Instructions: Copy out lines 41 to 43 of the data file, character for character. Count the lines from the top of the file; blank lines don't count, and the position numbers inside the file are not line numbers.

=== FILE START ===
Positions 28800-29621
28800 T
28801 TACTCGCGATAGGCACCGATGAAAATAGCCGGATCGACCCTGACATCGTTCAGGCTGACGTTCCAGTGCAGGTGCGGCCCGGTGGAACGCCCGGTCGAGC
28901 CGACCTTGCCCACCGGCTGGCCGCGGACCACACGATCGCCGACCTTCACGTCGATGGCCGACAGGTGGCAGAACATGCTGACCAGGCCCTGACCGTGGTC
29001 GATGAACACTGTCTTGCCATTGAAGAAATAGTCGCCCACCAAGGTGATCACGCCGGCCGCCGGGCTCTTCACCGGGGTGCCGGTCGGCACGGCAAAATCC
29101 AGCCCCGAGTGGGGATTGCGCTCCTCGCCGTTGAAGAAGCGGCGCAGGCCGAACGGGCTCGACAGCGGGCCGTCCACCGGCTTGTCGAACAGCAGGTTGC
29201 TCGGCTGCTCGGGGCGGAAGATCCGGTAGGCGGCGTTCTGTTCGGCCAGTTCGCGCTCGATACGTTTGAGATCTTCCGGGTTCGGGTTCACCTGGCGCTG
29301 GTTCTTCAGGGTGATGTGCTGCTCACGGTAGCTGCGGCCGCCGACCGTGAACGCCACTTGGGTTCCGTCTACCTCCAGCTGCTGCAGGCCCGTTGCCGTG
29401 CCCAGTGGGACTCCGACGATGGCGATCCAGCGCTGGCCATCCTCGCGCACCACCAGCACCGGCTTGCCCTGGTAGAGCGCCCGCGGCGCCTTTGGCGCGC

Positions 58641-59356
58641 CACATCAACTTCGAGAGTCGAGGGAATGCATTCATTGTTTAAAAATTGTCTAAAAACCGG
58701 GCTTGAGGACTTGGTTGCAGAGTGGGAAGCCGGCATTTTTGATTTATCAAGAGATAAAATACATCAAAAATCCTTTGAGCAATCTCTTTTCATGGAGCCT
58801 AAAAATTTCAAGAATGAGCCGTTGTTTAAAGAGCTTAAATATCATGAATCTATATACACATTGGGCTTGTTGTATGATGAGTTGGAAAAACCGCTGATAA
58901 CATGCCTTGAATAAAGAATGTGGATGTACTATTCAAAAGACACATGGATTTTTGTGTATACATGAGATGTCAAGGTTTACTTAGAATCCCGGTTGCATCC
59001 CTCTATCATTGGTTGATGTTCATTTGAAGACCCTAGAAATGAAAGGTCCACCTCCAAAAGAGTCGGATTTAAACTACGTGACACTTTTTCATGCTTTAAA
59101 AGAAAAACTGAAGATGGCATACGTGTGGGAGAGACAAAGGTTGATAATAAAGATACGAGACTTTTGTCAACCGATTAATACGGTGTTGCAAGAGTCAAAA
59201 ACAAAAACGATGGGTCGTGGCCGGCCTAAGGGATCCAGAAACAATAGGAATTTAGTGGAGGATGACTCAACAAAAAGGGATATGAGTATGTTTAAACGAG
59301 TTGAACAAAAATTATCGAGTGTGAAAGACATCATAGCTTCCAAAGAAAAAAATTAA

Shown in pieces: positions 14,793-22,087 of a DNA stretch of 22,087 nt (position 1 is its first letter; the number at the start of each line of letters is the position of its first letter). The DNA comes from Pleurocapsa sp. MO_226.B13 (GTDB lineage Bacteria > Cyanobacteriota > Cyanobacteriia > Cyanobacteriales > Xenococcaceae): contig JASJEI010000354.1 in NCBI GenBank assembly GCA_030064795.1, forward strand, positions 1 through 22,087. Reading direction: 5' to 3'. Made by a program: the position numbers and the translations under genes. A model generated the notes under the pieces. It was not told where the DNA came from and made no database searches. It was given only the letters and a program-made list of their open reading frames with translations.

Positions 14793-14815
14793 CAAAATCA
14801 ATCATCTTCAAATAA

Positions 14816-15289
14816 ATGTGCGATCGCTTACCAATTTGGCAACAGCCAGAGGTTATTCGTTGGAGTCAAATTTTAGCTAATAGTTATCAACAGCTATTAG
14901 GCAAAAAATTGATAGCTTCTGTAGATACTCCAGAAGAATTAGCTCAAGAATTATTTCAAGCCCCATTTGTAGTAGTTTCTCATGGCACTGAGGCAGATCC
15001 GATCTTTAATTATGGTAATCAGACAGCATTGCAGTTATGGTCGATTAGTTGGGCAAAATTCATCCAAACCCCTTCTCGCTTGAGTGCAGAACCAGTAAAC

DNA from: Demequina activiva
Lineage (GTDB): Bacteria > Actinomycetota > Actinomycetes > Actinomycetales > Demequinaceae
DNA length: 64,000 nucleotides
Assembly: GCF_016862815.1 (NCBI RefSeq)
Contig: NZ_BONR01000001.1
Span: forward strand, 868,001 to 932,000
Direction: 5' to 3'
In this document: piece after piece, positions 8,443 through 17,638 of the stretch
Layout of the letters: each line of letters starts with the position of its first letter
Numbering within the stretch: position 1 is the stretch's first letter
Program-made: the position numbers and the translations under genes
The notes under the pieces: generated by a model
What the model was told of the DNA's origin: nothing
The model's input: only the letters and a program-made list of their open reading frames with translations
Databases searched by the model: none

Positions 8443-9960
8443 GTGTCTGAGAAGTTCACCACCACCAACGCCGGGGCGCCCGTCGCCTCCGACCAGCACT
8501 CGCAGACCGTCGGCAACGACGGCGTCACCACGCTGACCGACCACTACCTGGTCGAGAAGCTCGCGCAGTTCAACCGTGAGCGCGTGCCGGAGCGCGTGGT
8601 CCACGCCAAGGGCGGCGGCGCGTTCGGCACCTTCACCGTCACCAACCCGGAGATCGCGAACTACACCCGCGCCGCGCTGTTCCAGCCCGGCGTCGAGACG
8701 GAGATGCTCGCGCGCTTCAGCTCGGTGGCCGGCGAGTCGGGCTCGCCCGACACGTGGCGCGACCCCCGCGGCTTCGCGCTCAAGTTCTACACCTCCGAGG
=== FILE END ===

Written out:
Databases searched by the model: none

Positions 8443-9960
8443 GTGTCTGAGAAGTTCACCACCACCAACGCCGGGGCGCCCGTCGCCTCCGACCAGCACT